Crosby is a pretty fun case. A tenured professor was appointed Department Head. Eventually, he came under fire for complaints that were supposedly sexually harassing. In the wake of the Harwood scandal, the University determined, without hearing, that these accusations were founded and stripped him of his department head functions, which were purely administrative. Afterwards they moved his office, but otherwise maintained him as a member of the faculty. Crosby filed a lawsuit, and it went before the United States District Court for the Eastern District of Kentucky, Judge Hood presiding. Hood determined, based on the above analysis, that there was no protected property interest in a tenured professor’s administrative positions.
My issues with this are two-fold. First, Professor Crosby has appealed this determination to the Sixth Circuit, and it is subject to appellate review now. Given that, I find Mr. Blanton’s statement that a “federal court” has ruled on this matter misleading at best. It implies the law is well-settled in regards to the sort of rights afforded to Professor Ryan, when in fact it is not. Additionally, it implies a misunderstanding of precedential value. District Court rulings are binding precedent only on that District Court, and only in the case they are made in. No District Judge is bound by their determinations in prior cases, nor are they bound to hold in the same manner as another judge in the same district. The Crosby order, until affirmed by the Sixth Circuit, is simply the law of the case for Crosby, and has nothing but an instructive impact on Ryan’s possible claims.
Second, despite what the University says, there are differences between Stringwell, Crosby, and the situation here. Stringwell is binding precedent in the Sixth Circuit, however it is a Tennessee case based on Tennessee law. As we covered last time, the statute or governing regulations control whether a property or liberty interest exists, pursuant to Roth and Goldberg v. Kelly. As such, Stringwell, read narrowly, stands for the precedent that a tenured faculty member in Tennessee has no protected property interest in an administrative position based on the statutes and regulations of Tennessee. In fact, the court in that matter remanded (sent back) the case because there was a chance the university had created such an interest via contract.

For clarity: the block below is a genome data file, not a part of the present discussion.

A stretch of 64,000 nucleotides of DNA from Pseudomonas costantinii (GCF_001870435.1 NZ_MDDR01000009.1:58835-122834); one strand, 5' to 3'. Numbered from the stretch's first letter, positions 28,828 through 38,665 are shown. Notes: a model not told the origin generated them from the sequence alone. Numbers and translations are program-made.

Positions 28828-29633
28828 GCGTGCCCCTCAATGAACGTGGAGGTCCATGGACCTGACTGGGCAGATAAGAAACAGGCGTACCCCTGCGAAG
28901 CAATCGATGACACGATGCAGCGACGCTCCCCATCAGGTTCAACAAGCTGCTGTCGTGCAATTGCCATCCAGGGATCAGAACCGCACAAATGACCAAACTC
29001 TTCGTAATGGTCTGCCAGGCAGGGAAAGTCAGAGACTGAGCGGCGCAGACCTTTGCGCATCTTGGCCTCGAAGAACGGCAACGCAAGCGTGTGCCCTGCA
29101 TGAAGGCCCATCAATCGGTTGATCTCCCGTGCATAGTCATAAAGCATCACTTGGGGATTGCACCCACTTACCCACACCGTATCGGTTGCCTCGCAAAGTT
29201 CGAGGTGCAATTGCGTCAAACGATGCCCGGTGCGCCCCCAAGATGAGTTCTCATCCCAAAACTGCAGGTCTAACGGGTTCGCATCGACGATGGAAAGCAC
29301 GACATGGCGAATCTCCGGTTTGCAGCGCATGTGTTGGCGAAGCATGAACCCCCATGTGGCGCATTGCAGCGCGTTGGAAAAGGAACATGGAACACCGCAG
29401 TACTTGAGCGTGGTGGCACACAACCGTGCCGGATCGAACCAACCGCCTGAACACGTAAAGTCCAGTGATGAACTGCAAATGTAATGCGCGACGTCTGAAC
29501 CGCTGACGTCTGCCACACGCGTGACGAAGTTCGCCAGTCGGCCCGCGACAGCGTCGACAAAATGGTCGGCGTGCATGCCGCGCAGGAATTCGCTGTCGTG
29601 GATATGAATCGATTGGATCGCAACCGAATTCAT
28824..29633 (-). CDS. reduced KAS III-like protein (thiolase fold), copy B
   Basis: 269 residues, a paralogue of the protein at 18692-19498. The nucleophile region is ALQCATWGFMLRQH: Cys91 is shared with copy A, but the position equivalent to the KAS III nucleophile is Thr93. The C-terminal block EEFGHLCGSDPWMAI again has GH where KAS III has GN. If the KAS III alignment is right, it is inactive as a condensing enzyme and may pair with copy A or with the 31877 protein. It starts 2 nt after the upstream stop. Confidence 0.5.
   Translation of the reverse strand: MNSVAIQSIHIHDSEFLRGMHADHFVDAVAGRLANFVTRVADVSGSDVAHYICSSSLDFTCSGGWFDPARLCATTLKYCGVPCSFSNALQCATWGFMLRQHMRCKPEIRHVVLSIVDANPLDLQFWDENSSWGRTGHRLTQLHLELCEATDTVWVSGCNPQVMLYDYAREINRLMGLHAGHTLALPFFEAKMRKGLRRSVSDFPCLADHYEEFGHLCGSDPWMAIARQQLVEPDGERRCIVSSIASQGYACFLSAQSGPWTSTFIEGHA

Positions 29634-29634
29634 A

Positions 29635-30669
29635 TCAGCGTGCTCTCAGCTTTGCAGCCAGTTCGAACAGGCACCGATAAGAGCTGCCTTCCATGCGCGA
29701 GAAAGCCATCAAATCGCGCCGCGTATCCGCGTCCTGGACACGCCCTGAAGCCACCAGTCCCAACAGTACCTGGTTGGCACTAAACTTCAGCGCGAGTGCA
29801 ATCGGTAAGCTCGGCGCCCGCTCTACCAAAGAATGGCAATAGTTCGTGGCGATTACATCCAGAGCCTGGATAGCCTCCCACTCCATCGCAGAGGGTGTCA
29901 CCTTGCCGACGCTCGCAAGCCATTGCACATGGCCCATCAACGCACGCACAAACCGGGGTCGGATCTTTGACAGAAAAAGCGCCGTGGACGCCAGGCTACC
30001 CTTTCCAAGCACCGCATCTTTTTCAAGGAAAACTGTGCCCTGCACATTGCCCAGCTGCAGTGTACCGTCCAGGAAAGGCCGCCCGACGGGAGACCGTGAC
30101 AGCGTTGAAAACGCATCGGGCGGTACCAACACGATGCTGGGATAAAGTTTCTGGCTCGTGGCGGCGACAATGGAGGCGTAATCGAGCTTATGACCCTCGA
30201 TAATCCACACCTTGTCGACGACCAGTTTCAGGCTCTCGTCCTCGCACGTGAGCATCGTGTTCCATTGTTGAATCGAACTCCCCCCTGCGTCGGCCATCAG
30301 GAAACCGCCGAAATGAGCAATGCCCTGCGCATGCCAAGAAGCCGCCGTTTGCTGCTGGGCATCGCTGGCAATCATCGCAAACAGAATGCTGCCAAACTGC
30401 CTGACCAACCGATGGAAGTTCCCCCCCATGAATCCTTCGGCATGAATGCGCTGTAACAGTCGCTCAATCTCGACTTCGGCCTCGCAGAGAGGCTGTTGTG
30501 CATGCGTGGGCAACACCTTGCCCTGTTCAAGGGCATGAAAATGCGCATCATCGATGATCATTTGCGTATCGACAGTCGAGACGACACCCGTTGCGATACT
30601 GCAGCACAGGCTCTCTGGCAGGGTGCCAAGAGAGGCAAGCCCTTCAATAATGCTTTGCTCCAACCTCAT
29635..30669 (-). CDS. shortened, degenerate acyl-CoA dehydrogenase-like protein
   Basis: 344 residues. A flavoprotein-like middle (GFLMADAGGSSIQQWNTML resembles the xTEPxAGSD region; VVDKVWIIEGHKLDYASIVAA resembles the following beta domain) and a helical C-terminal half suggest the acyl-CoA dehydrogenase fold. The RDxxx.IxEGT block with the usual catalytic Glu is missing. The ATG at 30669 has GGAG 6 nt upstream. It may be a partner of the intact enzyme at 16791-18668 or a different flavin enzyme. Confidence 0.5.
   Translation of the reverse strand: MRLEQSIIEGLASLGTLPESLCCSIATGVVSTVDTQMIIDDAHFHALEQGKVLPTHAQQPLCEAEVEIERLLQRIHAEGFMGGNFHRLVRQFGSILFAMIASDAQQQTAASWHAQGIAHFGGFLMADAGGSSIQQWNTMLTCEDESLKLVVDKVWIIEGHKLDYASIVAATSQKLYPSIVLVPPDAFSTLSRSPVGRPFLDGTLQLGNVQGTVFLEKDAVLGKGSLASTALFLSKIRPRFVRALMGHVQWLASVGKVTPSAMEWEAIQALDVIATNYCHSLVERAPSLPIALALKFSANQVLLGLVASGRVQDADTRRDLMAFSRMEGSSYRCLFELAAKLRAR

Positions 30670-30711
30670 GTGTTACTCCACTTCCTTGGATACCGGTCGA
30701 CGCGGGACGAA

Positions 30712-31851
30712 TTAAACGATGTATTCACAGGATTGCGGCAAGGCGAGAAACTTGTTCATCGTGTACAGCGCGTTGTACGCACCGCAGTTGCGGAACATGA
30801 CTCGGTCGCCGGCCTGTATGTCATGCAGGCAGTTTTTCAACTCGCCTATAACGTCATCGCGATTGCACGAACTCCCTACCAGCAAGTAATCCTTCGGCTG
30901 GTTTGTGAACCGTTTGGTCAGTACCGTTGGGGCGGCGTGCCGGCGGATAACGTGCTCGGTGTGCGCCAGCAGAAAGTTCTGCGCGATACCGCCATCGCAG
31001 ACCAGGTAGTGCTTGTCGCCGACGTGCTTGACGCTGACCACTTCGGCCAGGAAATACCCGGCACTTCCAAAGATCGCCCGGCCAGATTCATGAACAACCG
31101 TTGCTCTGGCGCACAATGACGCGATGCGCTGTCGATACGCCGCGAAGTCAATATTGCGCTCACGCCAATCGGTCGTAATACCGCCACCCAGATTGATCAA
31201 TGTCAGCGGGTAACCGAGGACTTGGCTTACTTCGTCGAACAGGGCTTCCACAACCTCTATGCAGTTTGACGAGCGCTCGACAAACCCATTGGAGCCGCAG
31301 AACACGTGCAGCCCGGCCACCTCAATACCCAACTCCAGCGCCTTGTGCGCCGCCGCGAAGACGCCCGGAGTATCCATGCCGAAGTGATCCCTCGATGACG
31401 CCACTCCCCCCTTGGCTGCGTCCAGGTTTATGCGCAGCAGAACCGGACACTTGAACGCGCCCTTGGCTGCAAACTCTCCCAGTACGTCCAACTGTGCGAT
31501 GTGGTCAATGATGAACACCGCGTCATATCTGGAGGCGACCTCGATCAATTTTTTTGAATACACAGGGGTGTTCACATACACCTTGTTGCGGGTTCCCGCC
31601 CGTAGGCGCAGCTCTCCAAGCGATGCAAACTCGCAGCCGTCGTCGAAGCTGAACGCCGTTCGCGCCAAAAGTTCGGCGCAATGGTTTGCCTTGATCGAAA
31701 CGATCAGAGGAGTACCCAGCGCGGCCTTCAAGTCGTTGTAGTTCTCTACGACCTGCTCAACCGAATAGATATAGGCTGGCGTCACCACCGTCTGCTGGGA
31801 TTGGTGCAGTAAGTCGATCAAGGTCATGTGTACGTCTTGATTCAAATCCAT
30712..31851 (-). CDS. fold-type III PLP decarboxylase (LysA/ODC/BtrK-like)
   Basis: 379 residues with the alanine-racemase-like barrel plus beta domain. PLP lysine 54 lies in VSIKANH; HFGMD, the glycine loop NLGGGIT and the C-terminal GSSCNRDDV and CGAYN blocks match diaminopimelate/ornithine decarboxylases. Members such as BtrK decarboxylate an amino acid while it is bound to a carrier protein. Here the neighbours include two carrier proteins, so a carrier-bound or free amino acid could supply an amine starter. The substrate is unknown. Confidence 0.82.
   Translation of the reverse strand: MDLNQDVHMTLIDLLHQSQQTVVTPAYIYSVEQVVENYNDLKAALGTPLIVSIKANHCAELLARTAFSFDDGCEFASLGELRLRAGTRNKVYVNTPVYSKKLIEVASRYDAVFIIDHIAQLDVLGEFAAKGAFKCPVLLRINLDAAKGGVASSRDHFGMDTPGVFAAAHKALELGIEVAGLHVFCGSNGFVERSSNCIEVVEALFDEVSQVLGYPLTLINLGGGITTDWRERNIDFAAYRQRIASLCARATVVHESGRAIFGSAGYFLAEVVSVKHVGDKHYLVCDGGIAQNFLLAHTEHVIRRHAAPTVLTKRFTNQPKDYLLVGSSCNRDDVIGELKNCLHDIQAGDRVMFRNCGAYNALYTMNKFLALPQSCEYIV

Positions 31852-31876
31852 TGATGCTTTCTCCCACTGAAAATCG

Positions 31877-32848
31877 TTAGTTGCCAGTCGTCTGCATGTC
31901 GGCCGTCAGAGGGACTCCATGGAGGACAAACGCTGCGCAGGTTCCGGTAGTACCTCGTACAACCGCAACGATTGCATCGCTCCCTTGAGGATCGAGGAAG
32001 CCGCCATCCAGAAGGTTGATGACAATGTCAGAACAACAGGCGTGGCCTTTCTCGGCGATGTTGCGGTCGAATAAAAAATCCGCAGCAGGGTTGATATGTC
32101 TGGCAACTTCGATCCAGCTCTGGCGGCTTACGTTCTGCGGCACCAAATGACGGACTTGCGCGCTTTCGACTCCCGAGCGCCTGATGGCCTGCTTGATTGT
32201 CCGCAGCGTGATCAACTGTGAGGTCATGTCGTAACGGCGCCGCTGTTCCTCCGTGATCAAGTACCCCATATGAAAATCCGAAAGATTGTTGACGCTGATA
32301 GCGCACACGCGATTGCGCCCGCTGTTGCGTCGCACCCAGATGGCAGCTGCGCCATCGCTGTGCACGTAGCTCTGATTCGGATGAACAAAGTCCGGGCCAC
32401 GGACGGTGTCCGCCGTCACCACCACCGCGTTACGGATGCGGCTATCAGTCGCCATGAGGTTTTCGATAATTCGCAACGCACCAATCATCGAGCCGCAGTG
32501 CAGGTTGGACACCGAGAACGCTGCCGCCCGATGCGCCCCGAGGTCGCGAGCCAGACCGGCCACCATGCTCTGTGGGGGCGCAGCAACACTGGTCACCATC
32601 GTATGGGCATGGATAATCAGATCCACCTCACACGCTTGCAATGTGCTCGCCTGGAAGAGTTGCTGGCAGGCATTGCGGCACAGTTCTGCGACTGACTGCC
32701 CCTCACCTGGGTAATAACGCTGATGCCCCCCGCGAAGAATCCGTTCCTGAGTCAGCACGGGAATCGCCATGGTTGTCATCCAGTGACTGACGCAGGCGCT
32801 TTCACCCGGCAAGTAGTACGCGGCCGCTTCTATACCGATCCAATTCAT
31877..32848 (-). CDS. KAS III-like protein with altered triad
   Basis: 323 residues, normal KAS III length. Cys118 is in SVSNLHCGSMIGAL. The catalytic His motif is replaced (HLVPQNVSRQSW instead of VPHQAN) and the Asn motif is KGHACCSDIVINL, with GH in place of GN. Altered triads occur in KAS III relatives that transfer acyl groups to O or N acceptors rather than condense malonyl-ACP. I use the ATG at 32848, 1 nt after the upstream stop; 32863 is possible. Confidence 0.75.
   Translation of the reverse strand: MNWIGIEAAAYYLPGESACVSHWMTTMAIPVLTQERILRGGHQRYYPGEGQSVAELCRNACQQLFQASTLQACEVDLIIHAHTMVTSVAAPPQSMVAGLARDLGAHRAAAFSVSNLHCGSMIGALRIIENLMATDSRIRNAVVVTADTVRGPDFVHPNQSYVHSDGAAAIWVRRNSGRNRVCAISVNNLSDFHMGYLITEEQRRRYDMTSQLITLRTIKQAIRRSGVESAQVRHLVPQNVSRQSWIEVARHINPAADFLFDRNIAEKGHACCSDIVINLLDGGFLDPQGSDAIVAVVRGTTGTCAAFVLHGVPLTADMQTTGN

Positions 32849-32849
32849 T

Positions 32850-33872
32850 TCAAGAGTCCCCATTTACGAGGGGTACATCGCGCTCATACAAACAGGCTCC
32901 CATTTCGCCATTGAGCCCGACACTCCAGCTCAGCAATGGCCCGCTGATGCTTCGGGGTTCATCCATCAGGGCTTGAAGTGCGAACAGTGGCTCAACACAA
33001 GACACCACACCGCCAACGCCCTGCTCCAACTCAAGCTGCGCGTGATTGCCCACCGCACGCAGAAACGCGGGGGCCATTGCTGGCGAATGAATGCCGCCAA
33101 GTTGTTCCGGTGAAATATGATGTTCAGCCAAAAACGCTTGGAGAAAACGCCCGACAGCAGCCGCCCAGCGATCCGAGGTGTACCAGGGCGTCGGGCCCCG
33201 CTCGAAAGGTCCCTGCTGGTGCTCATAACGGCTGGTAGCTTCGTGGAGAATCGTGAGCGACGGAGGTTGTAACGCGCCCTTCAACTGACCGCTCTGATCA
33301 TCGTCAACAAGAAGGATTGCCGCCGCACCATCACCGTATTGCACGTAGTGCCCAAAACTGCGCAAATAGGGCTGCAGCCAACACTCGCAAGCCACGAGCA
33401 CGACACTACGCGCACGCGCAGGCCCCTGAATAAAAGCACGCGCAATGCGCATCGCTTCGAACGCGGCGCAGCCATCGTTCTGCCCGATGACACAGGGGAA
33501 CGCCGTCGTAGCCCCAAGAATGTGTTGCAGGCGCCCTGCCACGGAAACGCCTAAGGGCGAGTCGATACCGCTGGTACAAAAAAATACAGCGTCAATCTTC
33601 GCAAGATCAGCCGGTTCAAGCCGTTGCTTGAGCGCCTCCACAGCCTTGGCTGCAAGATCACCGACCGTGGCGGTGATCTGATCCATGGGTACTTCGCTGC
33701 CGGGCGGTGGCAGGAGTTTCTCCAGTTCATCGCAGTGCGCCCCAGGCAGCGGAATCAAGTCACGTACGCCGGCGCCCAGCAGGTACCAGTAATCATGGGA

Crosby, which is not binding precedent, is another case where the question is not “what are the property interests of a tenured faculty member,” but rather, “what are the property interests of a tenured faculty member in an appointed administrative position.” It’s a minor distinction to some but, as I discussed yesterday in our long-winded talk about the breadth of the property interest, an important one. In Crosby, the court simply held that a tenured faculty member does not have a protected property interest in an administrative position absent a rule or regulation stating he does, but does have a protected property interest in their position as a tenured faculty member. This determination, unlike Stringwell, was based on a reading of the Kentucky Revised Statutes and the Governing Regulations of the University of Kentucky.
However, the interests that are affected here are not the loss of an administrative position, but rather a reprimand of Professor Ryan, the stripping of travel funds, and the stripping of an award. These do not arise from any administrative capacity accusations, but rather appear to arise solely from complaints based in Ryan’s alleged actions in his position as a tenured faculty member of the University.
It seems like a small distinction…but is it really? Let’s take a look at Crosby again:
The Court is similarly not persuaded that the University Senate Rules confer upon Plaintiff a protected property interest in his position as department chair. The University Senate Rules, Section VII, upon which Plaintiff partly bases his claims, is entitled, “Code of Faculty Responsibilities.” This section sets forth general responsibilities of faculty members, such as “[r]espect the rights of all campus members to pursue their academic and administrative activities.” [DE 9, Ver. Am. and Sub. Compl., ¶¶ 58-60, Ex. 1.] This section refers to faculty members, in their position as faculty members, and does not refer to a situation in which complaints may be brought against a faculty members in their capacity as administrative personnel.
Similarly, the court in Crosby goes on to note:
The Court recognizes some of the accusations against Plaintiff were vague and could have been interpreted as a complaint about Plaintiff in his capacity as a tenured faculty member; for example, the complaints that he is “Very condescending” and “Inconsistent.” The OIEEO’s letter clearly states, however, that it investigated and had findings related only to Plaintiff’s “behavior as Chair of the Department of Health Behavior.” The University Senate Rules Section VII do not apply to actions against a faculty member in his administrative capacity; in fact, they do not even mention it.